church  are  holding afternoon  tea and
a cullnan   sale on Friday  the  i:ith ,
at the home of  Mrs.  Downs on  Sec -
ond street.
Mr. t iiarlie I'rociinier left on Mou-
j day morning for Comaplix, where he
bas been placed iu charge of the office of the Forest Mills Co., at that
point. Charlie will be much missed
among the youug people of our city.
A meeting of representatives from
all the gun clubs in the Interior was
held at Sicamous on Tuesday to arrange for one union tournament only
during the coining summer. Mr. A.
.1. McDonell and Mr. W.A. Sturdy attended  from  Revelstoke.
The Ladies' Auxiliary in the 11. of
L.E.   have  arranged  to   give a  dance
j c n the evening of Easter Monday in
the  Masonic hall.    The whole hall has
i been enguged und Orr's orchestra hir
ed for the occasion. Home cooking
will provide the supper and it is ex
pected that this dance will be as usual, one of the best social events of
the  year.    The  tickets  will   be      sL0U
. ach,
Last Monday evening being specially adapted to the glorious sport of
tobogganing, since the moon shone
like daj and the front had laid a
smooth crust on the snow, a large
party wended their way t.. Hancr's
hill, and bobsledded tor a couple of
lee ms. The fun wus Immense while it
lasted and the danger jus! sufficient
io add the necessary trills to the
..-..ni".
it the social service convention for
all Canada, which was held last week,
in  Ottawa,    the     most     remarkable
yf   the   week    is   slid   lo        have
ei n   lelivered  by   Miss  Marie  Ratte,
win. is reported to have fairly elec
trifled    her      audience    by  the  plain
Story   Of   her   rescue   vvoik   for   women.
.1 Ratte   Will   be   long   remembered
ise who h.aid ber give the same
, here  last  spring.   The  Duke
' onnaught and staff heard her address in Ottawa.   Ralph Connor was
among     the speakers at the convention.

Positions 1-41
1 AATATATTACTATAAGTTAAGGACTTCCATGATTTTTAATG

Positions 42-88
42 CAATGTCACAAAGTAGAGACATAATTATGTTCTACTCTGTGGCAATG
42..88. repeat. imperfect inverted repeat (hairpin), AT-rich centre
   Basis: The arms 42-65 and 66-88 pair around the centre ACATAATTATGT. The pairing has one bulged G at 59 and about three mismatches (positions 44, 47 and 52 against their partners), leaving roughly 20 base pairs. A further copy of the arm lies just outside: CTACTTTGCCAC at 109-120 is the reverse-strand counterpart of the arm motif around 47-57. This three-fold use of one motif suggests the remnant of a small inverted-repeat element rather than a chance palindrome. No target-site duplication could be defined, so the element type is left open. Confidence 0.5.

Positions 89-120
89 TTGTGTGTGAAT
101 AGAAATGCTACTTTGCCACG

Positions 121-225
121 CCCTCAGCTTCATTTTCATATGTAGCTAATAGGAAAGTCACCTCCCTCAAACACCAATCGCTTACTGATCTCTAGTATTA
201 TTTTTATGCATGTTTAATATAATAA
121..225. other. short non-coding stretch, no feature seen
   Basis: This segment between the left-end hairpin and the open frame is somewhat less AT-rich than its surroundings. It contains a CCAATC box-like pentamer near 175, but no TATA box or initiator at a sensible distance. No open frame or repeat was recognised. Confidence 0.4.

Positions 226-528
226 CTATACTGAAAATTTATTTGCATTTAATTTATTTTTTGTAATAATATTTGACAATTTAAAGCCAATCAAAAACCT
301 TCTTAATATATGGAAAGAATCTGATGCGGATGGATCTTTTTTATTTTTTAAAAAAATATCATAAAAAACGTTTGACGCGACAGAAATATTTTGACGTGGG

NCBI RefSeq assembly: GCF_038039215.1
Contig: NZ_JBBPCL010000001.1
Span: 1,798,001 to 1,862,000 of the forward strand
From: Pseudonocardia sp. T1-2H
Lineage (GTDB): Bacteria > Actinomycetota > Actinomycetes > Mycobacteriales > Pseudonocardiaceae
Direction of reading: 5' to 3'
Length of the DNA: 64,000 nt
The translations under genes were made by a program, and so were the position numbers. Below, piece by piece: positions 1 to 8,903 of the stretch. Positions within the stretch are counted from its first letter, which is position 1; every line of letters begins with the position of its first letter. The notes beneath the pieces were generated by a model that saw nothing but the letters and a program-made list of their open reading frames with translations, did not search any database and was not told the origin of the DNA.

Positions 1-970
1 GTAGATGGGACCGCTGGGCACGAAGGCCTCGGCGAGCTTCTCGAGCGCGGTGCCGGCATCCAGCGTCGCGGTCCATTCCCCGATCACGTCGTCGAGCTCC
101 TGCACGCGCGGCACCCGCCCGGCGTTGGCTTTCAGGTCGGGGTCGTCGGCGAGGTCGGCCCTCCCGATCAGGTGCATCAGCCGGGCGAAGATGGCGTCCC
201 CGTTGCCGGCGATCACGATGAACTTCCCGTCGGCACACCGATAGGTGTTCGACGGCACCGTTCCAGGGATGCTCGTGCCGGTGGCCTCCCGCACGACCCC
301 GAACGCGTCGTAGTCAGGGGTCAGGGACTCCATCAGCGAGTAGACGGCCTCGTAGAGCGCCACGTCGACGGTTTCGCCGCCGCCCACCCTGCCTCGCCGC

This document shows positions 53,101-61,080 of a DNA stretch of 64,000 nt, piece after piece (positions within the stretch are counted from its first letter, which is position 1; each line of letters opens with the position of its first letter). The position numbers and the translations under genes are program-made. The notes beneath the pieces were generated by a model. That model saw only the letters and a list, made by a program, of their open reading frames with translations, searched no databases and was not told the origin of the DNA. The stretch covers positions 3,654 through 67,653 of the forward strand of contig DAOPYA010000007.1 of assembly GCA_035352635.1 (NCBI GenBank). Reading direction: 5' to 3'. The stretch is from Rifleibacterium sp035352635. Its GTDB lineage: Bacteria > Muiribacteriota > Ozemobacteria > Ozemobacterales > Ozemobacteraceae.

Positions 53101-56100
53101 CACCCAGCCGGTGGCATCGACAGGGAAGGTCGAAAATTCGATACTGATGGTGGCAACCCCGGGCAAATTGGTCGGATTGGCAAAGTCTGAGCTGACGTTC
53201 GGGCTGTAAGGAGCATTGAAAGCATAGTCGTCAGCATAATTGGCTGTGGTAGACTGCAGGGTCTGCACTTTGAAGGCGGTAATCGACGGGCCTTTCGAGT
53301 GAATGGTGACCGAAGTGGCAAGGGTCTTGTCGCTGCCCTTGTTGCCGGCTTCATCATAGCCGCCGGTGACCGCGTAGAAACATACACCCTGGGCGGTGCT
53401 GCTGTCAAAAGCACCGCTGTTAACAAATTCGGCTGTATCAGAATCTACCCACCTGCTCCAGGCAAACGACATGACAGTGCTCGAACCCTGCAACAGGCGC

day evening, Mr. and Mrs.
.1 vi Paterson of Seventh street, en-
•.■I tained the members of the Five
11 indred I Hub to one ..f the (oiliest
I be season,   a  full attend
tables was present and
'  is  even   more  than   usually
adles  prize  was  won  by
iv.    who r ived a band-
ni«-  b .nil  the gen
\  Iv   Kincaid,
oi'l  Interesting I k
■ illy   ill.ist rated   cith   gi oups of
,n,ii ., i offec     and
■ vcl  after       tha
in 1 oui ..i  .noi .• spent In
I is,    "ir
.1 I , 1,1.1 VH   Ti
ll   tb.      piano   veiy
i  i. ...  dances nnd the lane
,i  evening to an
Mi w.iit'i Bews returned Tuesday
Irom a lengthy visit to Ontario where
called by bis brother's illness
Mi Bews was obliged to return lowing him in much the same condition,
• i.ough weaker, Mi ii.'wh report!
' i ,ide conditions are »ei >■ slmll-
>i  to the situation in out  provtnoe;
hnsiness  is dull,   eVholei  tie  houses are
cutting "lown then staff "t travellers
..wing   lo   the     'Inline,,,   of   the   retail
Made However, the Canadian spirit
..I optimism is everywhere evident in
the general  looking forward to "bet
ter times coming " Ontario und the
far east has experienced the coldest
■.Muter foi many year; Ihe temperature remaining far     below   zero for
weeks   at n   stretch.    Snow   is  complc
teiy gone across the prairie when tbe
winter, taken all through has been
much Warmer than usual.. Mr. Fred
Mews ia expected home the end of this
week.
McRAE
Mercantile
Company
MEN'S WEAR
" Hobbcrlin " Clothes
Other men of taste
will judge you largely by the details of
your dress. Let us
suggest and save you
from error    ....
Everything in Fashionable Accessories to
Men's Dress for Town, Country, Motoring
or Sporting Wear.
McRae Mercantile Co.
The Up-To-Date Men's and Boys' Furnishings Store.
J
■u_—mil